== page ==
Researcher demonstrates highly persistent hardware backdoor

Spurred by the conclusion of a recent report that said that given the fact that China is the de-facto manufacturer of most IT equipment in the world, it could easily backdoor any computer well before it’s shipped to its buyers, security researcher Jonathan Brossard decided to prove the practicality of such backdooring.

He set out to create a backdoor that is persistent, stealthy, portable, cheap, that allows remote updates and provide remote access, and whose creation and deployment cannot be attributed to any individual or state.

The result was Rakshasa (“demon” in Hindu), a proof-of-concept malware that is able both to replace a computer’s motherboard BIOS and to infect the firmware embedded in other peripheral devices through PCI expansion ROMs, thus ensuring its stealthiness and persistency in case the BIOS was ever flashed.

The malware is based on free and open source software, making it harder to detect by antivirus solutions, cheap, and – given the fact that its source code is available to anyone on the Internet – not attributable.

As the current computer architecture allows things like the firmware of a CD-ROM PCI device controlling a PCI network card and peripheral devices accessing RAM, even if the original motherboard BIOS is restored at one point, the rogue firmware on one of those peripheral devices can be used to return the rogue one.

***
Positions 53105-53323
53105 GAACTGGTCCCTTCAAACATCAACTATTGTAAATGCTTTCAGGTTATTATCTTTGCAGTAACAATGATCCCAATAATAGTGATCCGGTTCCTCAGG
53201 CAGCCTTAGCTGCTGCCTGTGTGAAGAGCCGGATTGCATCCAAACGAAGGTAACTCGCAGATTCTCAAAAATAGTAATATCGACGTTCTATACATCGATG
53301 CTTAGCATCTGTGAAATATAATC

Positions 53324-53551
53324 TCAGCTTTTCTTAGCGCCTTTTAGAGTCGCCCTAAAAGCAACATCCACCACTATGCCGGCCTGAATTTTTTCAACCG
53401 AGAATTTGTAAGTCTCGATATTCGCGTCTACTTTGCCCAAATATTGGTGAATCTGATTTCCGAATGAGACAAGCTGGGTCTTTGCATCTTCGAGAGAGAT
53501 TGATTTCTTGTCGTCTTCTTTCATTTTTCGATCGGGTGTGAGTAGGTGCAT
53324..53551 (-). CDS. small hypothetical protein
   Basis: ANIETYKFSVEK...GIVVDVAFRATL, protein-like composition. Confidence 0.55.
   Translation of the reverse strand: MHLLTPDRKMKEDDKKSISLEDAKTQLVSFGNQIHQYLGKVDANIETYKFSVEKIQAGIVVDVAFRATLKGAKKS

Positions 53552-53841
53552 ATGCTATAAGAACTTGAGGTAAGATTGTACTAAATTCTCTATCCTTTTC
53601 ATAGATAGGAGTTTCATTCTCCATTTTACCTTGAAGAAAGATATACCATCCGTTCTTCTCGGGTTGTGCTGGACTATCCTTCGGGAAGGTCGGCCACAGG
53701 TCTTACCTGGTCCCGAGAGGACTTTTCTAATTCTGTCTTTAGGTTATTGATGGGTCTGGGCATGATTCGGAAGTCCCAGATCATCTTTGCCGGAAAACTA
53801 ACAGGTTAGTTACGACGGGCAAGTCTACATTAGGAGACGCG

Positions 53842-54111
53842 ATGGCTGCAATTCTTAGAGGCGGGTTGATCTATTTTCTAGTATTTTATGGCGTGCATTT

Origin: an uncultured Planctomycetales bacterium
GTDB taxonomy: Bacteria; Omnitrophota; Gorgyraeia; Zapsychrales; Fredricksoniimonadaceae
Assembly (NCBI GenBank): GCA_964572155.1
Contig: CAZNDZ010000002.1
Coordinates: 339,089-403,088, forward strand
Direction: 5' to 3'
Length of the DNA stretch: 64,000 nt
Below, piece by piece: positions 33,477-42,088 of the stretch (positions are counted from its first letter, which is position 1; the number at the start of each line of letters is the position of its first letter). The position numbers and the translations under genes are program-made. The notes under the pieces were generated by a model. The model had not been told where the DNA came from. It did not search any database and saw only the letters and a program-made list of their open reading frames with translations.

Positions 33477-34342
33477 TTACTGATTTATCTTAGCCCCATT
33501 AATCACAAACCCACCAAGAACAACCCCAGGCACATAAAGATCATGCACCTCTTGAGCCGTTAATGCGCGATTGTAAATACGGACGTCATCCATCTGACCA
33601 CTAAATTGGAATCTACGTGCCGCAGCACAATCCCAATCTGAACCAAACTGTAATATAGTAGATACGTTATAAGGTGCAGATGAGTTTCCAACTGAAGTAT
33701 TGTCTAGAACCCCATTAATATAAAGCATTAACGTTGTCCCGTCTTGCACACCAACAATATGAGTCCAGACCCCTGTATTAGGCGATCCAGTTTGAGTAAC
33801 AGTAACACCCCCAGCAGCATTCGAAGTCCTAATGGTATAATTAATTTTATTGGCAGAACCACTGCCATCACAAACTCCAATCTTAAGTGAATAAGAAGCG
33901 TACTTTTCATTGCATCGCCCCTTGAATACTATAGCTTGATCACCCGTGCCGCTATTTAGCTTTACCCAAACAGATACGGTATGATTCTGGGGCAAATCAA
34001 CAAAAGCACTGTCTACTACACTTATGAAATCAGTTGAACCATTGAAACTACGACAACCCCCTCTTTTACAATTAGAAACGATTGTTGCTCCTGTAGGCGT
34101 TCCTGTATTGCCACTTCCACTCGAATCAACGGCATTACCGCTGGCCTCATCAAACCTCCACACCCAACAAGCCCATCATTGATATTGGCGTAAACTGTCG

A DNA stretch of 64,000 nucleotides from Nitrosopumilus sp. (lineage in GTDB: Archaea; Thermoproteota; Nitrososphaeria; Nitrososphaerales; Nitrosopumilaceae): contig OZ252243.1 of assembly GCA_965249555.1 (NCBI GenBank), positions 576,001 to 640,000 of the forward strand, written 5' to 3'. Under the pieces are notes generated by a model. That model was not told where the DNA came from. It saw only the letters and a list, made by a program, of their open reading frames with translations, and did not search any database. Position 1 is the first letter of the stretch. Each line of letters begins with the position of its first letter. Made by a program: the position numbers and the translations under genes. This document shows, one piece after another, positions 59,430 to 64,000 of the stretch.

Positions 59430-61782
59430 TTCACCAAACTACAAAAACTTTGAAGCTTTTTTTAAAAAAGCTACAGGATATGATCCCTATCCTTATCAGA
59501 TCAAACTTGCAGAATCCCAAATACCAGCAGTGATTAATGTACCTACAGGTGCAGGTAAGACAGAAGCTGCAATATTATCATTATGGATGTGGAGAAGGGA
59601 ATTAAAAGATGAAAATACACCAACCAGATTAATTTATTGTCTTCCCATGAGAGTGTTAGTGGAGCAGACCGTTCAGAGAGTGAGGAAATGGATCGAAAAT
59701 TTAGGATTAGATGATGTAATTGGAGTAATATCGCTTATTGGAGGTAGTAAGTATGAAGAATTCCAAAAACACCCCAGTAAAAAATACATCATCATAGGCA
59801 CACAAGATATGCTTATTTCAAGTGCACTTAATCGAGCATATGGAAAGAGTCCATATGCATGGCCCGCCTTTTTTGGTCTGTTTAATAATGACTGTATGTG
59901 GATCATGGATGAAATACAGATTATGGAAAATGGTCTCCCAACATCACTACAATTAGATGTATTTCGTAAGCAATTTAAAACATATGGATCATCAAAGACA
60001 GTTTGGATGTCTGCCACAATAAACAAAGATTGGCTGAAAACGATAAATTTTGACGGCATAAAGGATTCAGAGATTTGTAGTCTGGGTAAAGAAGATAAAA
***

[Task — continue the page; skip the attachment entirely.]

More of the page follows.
This means that for the computer to be effectively cleaned, the original BIOS must be restored and all the peripherals reflashed simultaneously – not something that typical users know how or are able to do.

Brossard says that the backdoor can be easily added to the hardware when the attacker has physical access to it, and that in the great majority of cases, the remote attack method is also successful.

Rakshasa is comprised of a custom version of Coreboot for the BIOS backend, of a custom SeaBIOS BIOS-payload, a set of PCI expansion ROMs, and a custom active bootkit which is retrieved from the network.

This bootkit is not loaded in the hard disk’s Master Boot Record, but (remotely) into the RAM on each boot, making it both practically impossible to detect and easy to unload from memory once it has done what it set out to do, i.e. modify the kernel.

Unfortunately, says Brossard, computer architecture cannot be changed to prevent this type of attack without breaking backward compatibility, so the only thing that remains to do to prevent backdoored hardware to be delivered is to include PCI ROMs and BIOS firmwares in the security audits before usage.

For more specific information about the malware and its capabilities, check out Brossard’s paper.

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